The Death of Multitasking and Rebirth of Unitasking

How many times have you heard someone say, “I get so much done because I am able to multitask”? Usually said with a smug little grin. Whilst it has been a popular thing to be able to attempt, multitasking is on its way out of our lives, that is if we really do want to become more efficient and productive.

It has been shown in numerous studies that people who try and multitask actually lose efficiency and productivity levels drop. The guy on the phone, checking his emails whilst telling their work colleague what to do maybe be doing three things at once however he is doing three things at once very badly and not efficiently enough to be doing the job correctly.

Studies
by Professor David Meyer at University of Michigan showed that young adults who had to perform two math tasks, back and forth, showed that it took longer doing the tasks this way than it would have if they had done them separately.

Unitasking is the new way
Whilst unitasking has always been advocated in the past, it kind of died out when the birth of multitasking came into popular culture in the last 10 – 15 years.

Multitasking was a phrase first used in 1966 to describe a computer performing more than one task at a time. Since then it has come to be synonymous with busy people on the go with a phone stuck to their ear, a baby on one arm, reading email and stirring a pot of pasta. It just doesn’t work and it’s only recently that scientists are telling us the same thing.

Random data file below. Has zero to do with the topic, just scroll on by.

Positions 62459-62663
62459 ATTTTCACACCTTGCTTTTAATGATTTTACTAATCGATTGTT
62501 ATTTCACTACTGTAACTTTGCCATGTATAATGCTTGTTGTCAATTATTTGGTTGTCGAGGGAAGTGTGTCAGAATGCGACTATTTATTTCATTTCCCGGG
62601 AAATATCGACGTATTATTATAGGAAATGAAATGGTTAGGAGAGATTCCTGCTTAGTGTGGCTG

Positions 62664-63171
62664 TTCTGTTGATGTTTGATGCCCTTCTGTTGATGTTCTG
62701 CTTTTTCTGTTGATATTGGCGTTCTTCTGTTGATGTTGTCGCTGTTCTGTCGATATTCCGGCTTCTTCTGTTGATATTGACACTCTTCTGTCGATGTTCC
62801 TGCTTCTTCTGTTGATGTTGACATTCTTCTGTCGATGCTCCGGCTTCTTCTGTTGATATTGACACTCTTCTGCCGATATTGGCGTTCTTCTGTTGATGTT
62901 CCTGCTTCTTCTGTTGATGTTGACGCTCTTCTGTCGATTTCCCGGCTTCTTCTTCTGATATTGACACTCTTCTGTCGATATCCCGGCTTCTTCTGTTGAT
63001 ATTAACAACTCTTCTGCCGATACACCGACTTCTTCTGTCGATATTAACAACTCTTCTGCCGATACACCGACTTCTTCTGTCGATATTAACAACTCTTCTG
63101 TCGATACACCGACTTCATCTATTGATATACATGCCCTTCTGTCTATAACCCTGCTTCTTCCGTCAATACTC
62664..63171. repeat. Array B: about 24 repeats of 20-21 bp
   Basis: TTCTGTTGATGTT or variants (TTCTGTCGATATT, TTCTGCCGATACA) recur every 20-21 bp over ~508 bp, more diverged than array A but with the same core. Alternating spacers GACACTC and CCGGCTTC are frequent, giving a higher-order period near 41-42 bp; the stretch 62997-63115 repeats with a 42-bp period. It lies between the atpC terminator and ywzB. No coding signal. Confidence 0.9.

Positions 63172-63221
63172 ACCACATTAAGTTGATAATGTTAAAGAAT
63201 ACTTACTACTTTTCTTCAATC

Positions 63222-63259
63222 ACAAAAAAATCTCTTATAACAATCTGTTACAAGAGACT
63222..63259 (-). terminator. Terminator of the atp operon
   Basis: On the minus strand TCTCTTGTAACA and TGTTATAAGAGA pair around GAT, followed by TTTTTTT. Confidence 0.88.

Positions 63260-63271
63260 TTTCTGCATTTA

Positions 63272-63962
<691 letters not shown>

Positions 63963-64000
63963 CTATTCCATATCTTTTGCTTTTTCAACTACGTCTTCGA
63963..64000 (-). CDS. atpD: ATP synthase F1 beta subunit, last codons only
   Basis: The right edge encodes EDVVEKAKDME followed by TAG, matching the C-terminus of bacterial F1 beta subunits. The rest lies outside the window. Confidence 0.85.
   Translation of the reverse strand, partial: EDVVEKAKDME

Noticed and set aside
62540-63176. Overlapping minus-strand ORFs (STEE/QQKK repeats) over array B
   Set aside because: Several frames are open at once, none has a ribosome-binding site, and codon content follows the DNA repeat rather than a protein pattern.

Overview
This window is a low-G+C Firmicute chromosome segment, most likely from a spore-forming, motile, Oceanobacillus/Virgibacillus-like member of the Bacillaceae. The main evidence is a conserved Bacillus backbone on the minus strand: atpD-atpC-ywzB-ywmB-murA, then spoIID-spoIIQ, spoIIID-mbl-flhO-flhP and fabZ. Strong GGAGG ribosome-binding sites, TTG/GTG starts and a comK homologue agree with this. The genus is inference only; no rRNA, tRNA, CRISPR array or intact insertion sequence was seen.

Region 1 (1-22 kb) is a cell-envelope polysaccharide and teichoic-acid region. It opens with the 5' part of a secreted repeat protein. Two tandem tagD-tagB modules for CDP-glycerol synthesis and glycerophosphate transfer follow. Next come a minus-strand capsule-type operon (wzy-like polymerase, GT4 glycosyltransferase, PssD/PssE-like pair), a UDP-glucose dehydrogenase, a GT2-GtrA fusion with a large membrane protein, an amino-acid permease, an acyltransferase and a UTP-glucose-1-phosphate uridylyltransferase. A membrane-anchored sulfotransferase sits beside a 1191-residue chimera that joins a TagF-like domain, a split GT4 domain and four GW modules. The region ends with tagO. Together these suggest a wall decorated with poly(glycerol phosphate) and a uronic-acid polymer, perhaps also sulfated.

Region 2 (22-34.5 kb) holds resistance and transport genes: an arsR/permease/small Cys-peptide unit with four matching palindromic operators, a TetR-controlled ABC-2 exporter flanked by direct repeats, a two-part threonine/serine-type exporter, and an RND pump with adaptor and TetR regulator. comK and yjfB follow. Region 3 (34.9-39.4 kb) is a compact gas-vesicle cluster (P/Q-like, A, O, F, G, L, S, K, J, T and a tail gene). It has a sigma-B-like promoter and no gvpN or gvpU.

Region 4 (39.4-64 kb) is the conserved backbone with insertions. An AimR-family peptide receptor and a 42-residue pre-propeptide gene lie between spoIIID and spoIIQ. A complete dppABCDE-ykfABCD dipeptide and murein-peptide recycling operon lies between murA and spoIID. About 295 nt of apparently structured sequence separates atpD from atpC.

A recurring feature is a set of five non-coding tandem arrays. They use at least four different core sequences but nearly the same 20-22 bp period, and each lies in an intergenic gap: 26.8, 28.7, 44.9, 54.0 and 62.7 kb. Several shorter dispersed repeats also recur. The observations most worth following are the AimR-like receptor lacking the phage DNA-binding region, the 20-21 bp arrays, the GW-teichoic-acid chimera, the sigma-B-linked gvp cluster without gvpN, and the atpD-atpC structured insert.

Our brains are wired to focus on one task at time. Professor Earl Miller, a neuroscientist at the world-renowned Massachusetts Institute of Technology, carried out a study whereby he scanned volunteers’ heads while they performed different tasks. He found that when there was a lot of visual objects in front of volunteers, only one or two objects tended to activate the brain. This means that the volunteers could only focus on one or two objects at any given time.

Stress caused by multitasking
Multitasking can literally cause stress. Due to the amount of time multitaskers take to flit between one job and another, they become less efficient and their brain literally slows down. So now we have a situation when all the tasks have not been completed, due to the brain slowing down, which causes stress levels to rise, which in turn leads to mistakes being made and stress levels rise even more. So it’s no wonder that we feel frantic when we try to do too many things at once.

5 Ways to clear your head and start unitasking
Now the science bit is out of the way it’s time to concentrate on unitasking.

  1. Clear your space
    Tidy desk – tidy mind, that’s my motto. It’s a strange thing but when our work desks are cleared, our minds seem clearer and become more focused on the task at hand. If your desk is very untidy and has paper, reports, books, magazines, stats lying all over it, your brain momentarily picks this up when you are not working. So when you get to working you could be thinking ‘I’ve got that report to finish, I need to finish those stats, I need to show Steve that article in the magazine’. We still have lots of information to contend with in our minds. Whereas if our desk is completely free from clutter we are much more likely to focus and get the task at hand completed. This is also true at home, tidy house – tidy mind.